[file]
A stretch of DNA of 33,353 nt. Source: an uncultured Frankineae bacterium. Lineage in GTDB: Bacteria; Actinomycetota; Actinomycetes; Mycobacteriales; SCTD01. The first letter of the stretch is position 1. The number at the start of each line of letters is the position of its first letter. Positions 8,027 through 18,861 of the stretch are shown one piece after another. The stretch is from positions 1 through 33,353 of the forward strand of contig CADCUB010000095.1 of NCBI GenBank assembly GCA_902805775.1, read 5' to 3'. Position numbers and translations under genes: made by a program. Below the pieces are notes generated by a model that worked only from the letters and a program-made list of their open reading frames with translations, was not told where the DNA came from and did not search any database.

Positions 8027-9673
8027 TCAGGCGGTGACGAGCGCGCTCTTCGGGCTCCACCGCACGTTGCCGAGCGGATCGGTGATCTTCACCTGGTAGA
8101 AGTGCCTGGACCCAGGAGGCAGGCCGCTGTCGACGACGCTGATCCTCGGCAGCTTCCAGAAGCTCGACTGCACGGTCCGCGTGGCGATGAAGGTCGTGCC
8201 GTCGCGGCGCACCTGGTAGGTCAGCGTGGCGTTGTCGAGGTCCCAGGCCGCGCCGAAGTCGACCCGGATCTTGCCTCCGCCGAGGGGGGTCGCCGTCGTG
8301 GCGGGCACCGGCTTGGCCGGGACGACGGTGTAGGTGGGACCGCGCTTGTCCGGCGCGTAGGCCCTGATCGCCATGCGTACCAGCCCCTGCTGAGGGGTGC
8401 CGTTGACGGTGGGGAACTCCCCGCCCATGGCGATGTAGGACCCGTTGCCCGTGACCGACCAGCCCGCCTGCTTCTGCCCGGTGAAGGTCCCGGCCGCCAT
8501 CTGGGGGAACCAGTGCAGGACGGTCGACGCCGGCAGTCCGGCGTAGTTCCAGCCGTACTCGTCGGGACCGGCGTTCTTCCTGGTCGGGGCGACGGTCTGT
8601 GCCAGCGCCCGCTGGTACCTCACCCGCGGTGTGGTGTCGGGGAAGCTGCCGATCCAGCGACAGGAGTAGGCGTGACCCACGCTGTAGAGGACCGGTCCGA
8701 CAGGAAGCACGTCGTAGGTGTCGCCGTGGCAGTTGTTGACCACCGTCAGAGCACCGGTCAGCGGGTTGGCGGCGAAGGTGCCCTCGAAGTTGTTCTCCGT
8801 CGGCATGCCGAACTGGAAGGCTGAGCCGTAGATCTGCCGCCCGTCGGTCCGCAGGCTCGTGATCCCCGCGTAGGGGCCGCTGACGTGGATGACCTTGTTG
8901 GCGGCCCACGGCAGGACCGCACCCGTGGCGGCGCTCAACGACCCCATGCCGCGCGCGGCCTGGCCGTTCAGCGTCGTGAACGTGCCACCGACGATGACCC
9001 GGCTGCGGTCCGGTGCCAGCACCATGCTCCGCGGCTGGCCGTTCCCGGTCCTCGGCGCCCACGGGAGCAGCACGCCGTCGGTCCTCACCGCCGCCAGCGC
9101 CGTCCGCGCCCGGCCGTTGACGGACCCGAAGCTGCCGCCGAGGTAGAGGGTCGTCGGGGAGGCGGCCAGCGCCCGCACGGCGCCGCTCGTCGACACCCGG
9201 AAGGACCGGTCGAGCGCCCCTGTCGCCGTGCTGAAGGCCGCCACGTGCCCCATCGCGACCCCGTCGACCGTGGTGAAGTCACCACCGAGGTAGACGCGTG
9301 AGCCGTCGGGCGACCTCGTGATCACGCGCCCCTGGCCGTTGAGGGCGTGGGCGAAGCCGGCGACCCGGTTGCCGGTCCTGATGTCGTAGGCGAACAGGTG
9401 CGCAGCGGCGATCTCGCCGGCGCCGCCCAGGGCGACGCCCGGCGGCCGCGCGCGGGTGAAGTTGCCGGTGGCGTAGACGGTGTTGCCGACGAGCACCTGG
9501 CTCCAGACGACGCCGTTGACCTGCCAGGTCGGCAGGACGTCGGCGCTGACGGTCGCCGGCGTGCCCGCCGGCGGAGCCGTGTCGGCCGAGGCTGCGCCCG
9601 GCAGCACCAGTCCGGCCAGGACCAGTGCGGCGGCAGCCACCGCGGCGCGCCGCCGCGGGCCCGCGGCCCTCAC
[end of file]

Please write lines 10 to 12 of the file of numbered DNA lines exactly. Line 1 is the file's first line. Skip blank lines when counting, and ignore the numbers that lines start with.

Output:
8701 CAGGAAGCACGTCGTAGGTGTCGCCGTGGCAGTTGTTGACCACCGTCAGAGCACCGGTCAGCGGGTTGGCGGCGAAGGTGCCCTCGAAGTTGTTCTCCGT
8801 CGGCATGCCGAACTGGAAGGCTGAGCCGTAGATCTGCCGCCCGTCGGTCCGCAGGCTCGTGATCCCCGCGTAGGGGCCGCTGACGTGGATGACCTTGTTG
8901 GCGGCCCACGGCAGGACCGCACCCGTGGCGGCGCTCAACGACCCCATGCCGCGCGCGGCCTGGCCGTTCAGCGTCGTGAACGTGCCACCGACGATGACCC